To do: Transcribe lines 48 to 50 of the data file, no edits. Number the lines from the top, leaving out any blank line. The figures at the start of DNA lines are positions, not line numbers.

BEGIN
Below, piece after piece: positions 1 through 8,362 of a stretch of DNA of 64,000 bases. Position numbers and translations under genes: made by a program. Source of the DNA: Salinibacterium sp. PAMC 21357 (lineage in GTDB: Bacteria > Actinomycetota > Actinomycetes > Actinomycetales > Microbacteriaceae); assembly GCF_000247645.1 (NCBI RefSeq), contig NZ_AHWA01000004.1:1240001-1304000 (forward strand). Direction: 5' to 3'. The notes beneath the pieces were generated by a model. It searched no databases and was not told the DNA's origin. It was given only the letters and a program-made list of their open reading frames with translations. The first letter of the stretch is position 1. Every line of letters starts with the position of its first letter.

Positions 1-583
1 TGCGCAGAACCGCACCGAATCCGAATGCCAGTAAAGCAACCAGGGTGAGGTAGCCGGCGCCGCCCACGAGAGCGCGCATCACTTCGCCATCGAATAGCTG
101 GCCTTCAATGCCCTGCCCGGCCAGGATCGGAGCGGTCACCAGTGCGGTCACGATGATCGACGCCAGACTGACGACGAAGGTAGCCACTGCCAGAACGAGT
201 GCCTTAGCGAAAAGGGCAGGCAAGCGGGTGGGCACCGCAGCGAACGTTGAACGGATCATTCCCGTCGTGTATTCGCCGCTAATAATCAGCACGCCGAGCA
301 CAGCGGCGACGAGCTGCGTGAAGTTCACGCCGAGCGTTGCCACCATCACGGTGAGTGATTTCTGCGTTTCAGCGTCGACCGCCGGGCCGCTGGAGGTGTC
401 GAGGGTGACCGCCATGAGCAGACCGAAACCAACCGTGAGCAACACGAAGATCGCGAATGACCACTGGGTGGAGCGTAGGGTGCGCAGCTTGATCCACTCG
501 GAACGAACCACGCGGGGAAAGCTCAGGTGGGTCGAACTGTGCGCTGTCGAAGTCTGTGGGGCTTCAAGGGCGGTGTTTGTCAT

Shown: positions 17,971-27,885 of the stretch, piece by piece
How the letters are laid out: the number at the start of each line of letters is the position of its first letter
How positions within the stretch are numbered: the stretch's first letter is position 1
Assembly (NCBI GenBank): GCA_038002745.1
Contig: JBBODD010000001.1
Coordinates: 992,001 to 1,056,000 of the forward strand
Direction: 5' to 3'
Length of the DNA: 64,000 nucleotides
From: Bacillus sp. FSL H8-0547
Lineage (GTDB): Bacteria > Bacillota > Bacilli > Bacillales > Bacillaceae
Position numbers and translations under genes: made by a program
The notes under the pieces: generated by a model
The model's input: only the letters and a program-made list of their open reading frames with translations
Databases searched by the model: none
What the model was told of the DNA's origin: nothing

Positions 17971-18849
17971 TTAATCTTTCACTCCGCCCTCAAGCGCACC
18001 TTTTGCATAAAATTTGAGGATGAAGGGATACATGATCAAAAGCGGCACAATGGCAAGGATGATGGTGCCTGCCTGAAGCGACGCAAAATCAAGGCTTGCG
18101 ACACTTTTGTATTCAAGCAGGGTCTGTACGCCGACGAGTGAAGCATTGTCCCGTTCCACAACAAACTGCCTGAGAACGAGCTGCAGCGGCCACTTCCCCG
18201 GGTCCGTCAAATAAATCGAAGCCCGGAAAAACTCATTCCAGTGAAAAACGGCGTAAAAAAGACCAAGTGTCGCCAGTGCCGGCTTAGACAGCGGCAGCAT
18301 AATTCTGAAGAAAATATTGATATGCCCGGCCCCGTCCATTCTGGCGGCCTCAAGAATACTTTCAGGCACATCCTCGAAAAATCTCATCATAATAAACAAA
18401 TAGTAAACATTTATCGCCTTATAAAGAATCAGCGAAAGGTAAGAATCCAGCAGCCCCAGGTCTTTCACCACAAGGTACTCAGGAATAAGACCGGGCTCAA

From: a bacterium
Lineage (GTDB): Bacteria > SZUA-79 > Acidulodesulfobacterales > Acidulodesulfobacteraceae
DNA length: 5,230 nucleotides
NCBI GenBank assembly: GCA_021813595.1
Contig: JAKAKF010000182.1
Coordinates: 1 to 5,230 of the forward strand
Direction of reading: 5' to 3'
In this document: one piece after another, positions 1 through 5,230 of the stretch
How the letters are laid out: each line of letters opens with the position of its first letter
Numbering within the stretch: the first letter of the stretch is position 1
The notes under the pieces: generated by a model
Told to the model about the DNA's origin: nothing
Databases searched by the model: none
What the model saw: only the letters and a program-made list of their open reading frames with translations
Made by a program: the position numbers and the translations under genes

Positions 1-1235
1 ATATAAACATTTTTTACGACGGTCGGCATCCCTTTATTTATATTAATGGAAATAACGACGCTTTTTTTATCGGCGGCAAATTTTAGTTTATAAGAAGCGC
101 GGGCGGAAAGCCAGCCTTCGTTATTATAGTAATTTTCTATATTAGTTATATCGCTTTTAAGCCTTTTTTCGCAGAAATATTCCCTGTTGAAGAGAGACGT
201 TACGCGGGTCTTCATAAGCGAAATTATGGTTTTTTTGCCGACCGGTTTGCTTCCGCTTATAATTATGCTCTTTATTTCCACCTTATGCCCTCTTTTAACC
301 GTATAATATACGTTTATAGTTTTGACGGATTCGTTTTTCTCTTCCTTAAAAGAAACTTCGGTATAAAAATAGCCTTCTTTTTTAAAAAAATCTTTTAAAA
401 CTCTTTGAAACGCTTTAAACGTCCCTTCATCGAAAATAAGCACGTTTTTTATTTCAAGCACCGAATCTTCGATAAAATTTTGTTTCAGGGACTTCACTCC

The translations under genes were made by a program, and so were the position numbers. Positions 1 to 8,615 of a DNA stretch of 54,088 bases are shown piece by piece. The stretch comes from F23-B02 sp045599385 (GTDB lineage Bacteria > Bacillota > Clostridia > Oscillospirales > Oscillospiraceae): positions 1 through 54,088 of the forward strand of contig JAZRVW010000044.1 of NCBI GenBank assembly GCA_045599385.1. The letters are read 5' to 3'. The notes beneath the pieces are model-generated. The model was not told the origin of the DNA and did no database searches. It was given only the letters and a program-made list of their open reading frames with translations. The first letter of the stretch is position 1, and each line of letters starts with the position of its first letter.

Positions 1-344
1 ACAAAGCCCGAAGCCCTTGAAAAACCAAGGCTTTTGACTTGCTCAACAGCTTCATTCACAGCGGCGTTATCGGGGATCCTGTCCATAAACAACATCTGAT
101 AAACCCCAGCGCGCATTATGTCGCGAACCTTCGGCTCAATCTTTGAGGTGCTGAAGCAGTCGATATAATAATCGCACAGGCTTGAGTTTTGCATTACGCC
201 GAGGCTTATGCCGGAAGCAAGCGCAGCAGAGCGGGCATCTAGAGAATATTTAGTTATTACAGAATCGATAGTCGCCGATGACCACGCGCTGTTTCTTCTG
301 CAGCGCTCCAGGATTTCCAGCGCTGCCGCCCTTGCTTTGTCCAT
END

101 GGGCGGAAAGCCAGCCTTCGTTATTATAGTAATTTTCTATATTAGTTATATCGCTTTTAAGCCTTTTTTCGCAGAAATATTCCCTGTTGAAGAGAGACGT
201 TACGCGGGTCTTCATAAGCGAAATTATGGTTTTTTTGCCGACCGGTTTGCTTCCGCTTATAATTATGCTCTTTATTTCCACCTTATGCCCTCTTTTAACC
301 GTATAATATACGTTTATAGTTTTGACGGATTCGTTTTTCTCTTCCTTAAAAGAAACTTCGGTATAAAAATAGCCTTCTTTTTTAAAAAAATCTTTTAAAA